We have SQL Server 2014 Standard Edition and would like to use Visual Studio 2012 Database Projects for version control.

Do we need to purchase a license to use VS database projects? Or is it included with our standard edition license; we just have to download it separately?

closed as off-topic by Kin Shah, Erik, James Anderson, Tom V, a_horse_with_no_name Apr 14 '16 at 18:50

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    I'm voting to close this question as off-topic because this is a licensing question that should be worked out with Microsoft. – Kin Shah Apr 14 '16 at 16:52

You don't need a special SQL Server license to use Visual Studio database projects. As mentioned in srutzky's answer the database projects are driven by SSDT which is a free download.

If you are willing to use a newer version of Visual Studio than 2012, and you want to use a database project within Visual Studio then you should consider Visual Studio 2015 Community Edition. As you can see in the "Muliple languages" section you can choose a "SQL Server" project type/template which is the database project.

templates screenshot

As far as I recall none of the free versions of Visual Studio 2012 allowed you to create database projects. That means if you're committed to using Visual Studio 2012 to create/manage/etc. your database project then you'll need to buy an appropriate license for the version of Visual Studio 2012 you want to use.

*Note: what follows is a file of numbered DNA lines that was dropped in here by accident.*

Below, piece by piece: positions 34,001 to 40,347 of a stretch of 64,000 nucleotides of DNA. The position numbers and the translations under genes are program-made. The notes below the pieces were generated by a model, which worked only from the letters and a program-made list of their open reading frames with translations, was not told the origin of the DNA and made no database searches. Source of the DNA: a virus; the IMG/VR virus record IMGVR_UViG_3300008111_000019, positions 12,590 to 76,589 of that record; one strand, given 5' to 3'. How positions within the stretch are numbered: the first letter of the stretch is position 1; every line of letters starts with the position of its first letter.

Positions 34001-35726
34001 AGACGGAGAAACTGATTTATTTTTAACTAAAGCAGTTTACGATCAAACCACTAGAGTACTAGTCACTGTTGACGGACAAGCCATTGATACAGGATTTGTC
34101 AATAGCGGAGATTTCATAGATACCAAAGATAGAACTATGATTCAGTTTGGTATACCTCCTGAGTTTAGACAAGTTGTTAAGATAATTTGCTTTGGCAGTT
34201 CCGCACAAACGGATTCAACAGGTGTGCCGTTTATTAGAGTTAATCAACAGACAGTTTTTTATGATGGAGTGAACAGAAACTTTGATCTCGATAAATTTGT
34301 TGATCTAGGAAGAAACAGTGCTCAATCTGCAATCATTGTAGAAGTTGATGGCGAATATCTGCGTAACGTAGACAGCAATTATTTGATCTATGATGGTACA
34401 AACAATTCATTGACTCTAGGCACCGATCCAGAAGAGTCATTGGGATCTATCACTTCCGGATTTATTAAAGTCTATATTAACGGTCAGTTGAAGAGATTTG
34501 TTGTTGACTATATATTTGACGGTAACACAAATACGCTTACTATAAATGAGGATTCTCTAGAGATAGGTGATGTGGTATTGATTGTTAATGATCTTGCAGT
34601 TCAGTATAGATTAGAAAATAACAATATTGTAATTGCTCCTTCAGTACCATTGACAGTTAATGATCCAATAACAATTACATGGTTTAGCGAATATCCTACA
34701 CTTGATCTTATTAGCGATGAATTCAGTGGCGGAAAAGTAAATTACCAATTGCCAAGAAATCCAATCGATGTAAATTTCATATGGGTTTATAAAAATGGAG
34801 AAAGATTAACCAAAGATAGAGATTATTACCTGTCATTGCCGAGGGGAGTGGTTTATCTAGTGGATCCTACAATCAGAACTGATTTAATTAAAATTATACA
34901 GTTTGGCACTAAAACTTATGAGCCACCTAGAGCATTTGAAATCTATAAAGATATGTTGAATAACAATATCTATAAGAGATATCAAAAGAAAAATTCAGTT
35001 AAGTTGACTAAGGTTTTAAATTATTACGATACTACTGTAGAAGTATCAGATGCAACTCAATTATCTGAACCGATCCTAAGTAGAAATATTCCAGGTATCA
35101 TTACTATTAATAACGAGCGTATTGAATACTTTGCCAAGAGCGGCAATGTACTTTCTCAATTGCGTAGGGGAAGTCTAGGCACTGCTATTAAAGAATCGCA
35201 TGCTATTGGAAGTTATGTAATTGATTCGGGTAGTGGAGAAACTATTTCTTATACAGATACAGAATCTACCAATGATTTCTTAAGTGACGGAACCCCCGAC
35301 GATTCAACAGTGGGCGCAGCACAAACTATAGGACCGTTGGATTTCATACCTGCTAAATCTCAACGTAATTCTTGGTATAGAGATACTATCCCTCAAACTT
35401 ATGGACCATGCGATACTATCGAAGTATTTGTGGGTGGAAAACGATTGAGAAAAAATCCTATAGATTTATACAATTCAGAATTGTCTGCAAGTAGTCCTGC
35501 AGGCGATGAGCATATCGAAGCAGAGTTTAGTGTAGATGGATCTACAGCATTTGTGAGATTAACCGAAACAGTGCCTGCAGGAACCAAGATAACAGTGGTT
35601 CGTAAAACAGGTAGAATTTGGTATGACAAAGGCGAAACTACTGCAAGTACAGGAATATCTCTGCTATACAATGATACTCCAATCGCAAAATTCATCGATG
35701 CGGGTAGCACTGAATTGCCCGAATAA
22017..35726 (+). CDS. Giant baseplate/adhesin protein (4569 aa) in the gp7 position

Note the licensing restrictions are at the bottom of the Visual Studio 2015 Community Edition that I linked to above. The cliff notes version at the time of writing this answer is:

  • Individuals

    Any individual developer can use Visual Studio Community to create their own free or paid apps.

  • Companies

    An unlimited number of users within an organization can use Visual Studio Community for the following scenarios: in a classroom learning environment, for academic research, or for contributing to open source projects.

    In non-enterprise organizations, up to five users can use Visual Studio Community. In enterprise organizations (meaning those with >250 PCs or >$1 Million US Dollars in annual revenue), no use is permitted beyond the open source, academic research, and classroom learning environment scenarios described above.

The full license terms are found here.


I think you mean SSDT (SQL Server Data Tools) which handles Visual Studio Database projects, but can be run independently of Visual Studio.

Look into the documentation for SSDT. Start here:

Download SQL Server Data Tools (SSDT)

Also might want to look here:

SQL Server Data Tools Team Blog

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